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Swiss government proposes to loosen bank secrecy for Swiss tax matters


Robert Desax, Baker & McKenzie Zurich


What does the Swiss government’s proposal cover?



The proposal covers two elements: (1) unifying procedural aspects for all types of Swiss taxes, and (2) eliminating the difference between tax evasion and tax fraud for disclosure of bank data. The second element is expected to lead to political controversies within Switzerland.

Currently, bank secrecy in domestic situations is only removed if a tax fraud has been committed, i.e. if taxpayers use counterfeited documents. In contrast, in cases of mere tax evasion (i.e. if items of taxable income or wealth were not declared) the tax authorities cannot demand that banks divulge to them information on bank accounts held by Swiss taxpayers.

Under the new proposal, Swiss tax authorities would have access to bank data of taxpayers in cases of mere tax evasion too. This development is a direct consequence of Switzerland’s 2009 abolition of bank secrecy in international tax matters. One substantial difference would remain in the domestic context: there must still be a suspicion that a tax evasion has been committed by a Swiss taxpayer. In contrast, in an international context, for an information to be provided, it is already sufficient that the bank data requested is “foreseeably relevant” for the application of the foreign tax legislation.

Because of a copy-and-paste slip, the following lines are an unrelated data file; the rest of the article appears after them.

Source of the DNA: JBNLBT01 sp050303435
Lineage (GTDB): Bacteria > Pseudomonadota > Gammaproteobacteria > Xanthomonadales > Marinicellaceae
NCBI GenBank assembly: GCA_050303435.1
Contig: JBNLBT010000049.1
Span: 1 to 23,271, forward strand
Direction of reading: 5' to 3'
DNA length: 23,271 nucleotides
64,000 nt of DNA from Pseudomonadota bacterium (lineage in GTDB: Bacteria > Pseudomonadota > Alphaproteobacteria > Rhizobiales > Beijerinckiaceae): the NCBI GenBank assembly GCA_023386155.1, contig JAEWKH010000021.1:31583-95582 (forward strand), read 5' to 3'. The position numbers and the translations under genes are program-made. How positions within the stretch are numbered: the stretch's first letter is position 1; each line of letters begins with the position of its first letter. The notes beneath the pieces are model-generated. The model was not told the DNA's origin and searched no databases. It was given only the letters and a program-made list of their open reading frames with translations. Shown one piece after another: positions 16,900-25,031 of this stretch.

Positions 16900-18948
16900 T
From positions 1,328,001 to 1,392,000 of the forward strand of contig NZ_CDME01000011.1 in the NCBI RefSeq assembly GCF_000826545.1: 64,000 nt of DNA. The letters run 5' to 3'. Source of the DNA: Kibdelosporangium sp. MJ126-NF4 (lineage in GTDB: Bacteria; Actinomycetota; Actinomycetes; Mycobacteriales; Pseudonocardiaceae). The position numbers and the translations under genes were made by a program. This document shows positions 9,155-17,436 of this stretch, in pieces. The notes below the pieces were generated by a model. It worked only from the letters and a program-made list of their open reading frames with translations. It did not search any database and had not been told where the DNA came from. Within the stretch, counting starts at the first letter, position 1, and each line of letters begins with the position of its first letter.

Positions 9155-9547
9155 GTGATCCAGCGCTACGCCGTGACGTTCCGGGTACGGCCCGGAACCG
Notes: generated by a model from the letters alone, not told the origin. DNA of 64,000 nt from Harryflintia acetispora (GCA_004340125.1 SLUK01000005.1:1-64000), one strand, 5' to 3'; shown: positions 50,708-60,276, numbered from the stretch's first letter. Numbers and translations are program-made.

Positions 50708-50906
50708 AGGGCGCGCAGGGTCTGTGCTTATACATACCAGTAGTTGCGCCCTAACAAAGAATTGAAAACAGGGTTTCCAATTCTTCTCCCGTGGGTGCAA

The implications of the proposed changes are quite complex. The international evolution around Swiss banking secrecy in the past few years usually concerned foreign (i.e. non-Swiss) tax residents. Switzerland would grant foreign governments access to Swiss bank accounts of the foreign tax residents in order to enable the foreign governments to enforce their own (foreign) tax laws. In the wake of the philosophical change in international tax matters, some politicians in Switzerland repeatedly voiced their concern that the Swiss tax authorities were being discriminated against. They requested an “equality of treatment” and wanted to be given the same powers as foreign governments, i.e. that they be able to access banking data of Swiss taxpayers, too.

The immediate reactions by politicians and the media have shown that there is no unanimity at all in the matter. One could indeed question the need for such amendments and whether there is really inequality of treatment between foreign and Swiss tax authorities. Requests for information of foreign governments usually concern foreign taxpayers who own bankable assets with Swiss banks. These foreign taxpayers are usually non-residents who are not subject to Swiss taxation. In such cases Switzerland delivers information which is foreseeably relevant under foreign tax legislation. In contrast, the cases foreseen by the proposal where Swiss authorities request access to bank information, would involve Swiss taxpayers. These cases are not comparable with requests for international exchange of tax information. While one can argue that the right to financial privacy of foreign taxpayers should not be a matter of Swiss law (and has effectively ceased to be in 2009), the issue of tax residents is much more unclear. One could also emphasize the fact that the current legal distinction made between tax fraud and tax evasion and its limitative effect on the possibilities of Swiss tax authorities to access private financial data of Swiss taxpayers, has generally worked quite well.

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